In a rare large protest in China, over one thousand angry bank depositors, who have been protesting for access to their frozen funds, faced off with the police in Henan province leading to a violent clampdown Sunday.
Depositors of four rural banks in this central province have not been able to withdraw their funds since April. Sporadic protests have been going on since May.
After Sunday’s protest, China’s banking regulator announced that customers – with deposits up to 50,000 yuan – will start getting their money back beginning Friday. The arrangement to repay others is yet to be announced. What led to the cash crisis at these rural banks, and what it indicates about the Chinese economy?
What are bank runs, and why is China witnessing them?
A bank run occurs when a large number of depositors rush to simultaneously withdraw their money as they no longer consider it safe with the financial institution. Bank runs among China’s small lenders have been rising over the last few years. While Henan protests are the latest to hit the headlines, at least two small lenders had witnessed a rush for withdrawals in 2019, and five lenders were hit by bank runs in 2020, according to Reuters. In most of these cases, police had to step in to calm depositors.
China has around 4,000 rural lenders, and economists blame shrinking of economic activity amid stringent Covid curbs, opaque ownership and poor corporate governance at these institutions to have exacerbated the crisis of customer trust in Chinese financial institutions. The China Banking and Insurance Regulatory Commission (CBIRC) has been calling for consolidating assets of small lenders to defuse risks.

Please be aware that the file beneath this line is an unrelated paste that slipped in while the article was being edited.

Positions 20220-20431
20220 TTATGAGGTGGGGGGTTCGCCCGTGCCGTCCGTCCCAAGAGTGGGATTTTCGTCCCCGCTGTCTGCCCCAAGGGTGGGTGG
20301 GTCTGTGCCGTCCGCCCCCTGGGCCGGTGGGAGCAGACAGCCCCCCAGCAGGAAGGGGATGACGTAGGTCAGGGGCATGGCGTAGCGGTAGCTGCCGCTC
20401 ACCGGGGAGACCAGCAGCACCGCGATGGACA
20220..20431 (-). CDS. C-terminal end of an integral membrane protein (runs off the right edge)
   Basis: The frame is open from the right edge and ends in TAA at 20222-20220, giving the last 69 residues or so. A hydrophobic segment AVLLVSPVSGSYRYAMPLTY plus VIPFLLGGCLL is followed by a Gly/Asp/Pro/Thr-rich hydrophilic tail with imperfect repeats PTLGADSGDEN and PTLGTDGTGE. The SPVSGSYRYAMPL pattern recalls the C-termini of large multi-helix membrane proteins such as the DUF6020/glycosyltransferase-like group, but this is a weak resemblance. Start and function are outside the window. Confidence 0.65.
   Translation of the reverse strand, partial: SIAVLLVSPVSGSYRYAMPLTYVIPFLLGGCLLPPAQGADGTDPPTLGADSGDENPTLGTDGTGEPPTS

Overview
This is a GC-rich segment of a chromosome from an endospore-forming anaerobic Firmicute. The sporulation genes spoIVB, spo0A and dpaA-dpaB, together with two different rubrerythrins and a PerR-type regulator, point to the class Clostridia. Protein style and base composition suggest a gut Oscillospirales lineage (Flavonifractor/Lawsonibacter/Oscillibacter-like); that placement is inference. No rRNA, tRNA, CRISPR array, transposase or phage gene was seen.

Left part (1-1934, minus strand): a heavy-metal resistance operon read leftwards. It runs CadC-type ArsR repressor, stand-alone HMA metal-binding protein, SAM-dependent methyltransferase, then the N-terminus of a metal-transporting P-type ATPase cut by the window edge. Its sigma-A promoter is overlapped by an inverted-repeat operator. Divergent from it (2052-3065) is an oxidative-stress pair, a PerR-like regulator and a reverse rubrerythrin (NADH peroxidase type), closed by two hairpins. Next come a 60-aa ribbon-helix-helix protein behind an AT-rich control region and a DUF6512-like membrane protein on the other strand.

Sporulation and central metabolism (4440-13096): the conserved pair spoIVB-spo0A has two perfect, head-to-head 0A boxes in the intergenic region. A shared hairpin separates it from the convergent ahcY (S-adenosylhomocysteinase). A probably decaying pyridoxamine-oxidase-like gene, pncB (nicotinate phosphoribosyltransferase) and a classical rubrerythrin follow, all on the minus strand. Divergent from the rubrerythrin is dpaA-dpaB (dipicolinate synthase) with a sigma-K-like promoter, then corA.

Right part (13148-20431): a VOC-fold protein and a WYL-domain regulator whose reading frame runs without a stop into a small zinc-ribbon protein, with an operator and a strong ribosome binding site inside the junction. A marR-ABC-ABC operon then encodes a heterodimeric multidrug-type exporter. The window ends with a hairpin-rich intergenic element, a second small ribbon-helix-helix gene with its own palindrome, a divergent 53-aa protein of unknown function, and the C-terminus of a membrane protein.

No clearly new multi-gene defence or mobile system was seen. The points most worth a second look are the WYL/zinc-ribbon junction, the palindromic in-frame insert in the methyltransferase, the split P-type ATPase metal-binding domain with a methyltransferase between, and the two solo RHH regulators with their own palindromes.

Why are depositors in Henan province protesting?
The protests began soon after four rural banks in Henan froze withdrawals on April 18. The frozen deposits add up to $1.5 billion, according to Chinese media reports. Initially, these banks — Yuzhou Xin Min Sheng Village Bank, Shangcai Huimin County Bank, New Oriental Country Bank of Kaifeng and Zhecheng Huanghuai Community Bank – told their customers that withdrawals had been stopped due to internal maintenance. Later, it emerged that the banks were at the centre of a financial fraud probe.
The customers of two other rural banks in neighbouring Anhui province were also impacted by the freeze.
What led to the cash crisis at rural banks in Henan?
The CBIRC has accused Henan New Fortune – a major shareholder in these rural banks – of illegally attracting money from citizens using third-party platforms.
China does not allow local banks to take deposits from customers outside their home base.
In May, the banking regulator told state-run Xinhua news agency that “Henan New Fortune Group, a shareholder of the four village banks, has illegally absorbed the public’s funds through internal and external collusion, the use of third-party platforms, and fund brokers”.
In the present case it is being alleged that these banks attracted deposits by offering attractive terms and high interest rates. A report in the South China Morning Post in May said that while Bank of China offers 2.75% a year interest on five-year deposits, the found banks in question were giving around 4.5% a year on their deposit products through third-party platforms.
Also, a statement by the Henan police on July 10 said that a criminal group had gradually taken control of several rural banks and was moving out funds.
What does this crisis mean for China?
Anger triggered by rising bank runs could become an irritant for the government. A Bloomberg report said that a spillover into the broader Chinese banking sector was an unlikely possibility as rural banks make up a small part of the industry’s total assets. However, instability stemming from the financial system could turn into a spot of bother. President Xi Jingpins only recently underlined the importance of maintaining economic and social stability, and making citizens feel reassured on China’s road to pandemic recovery.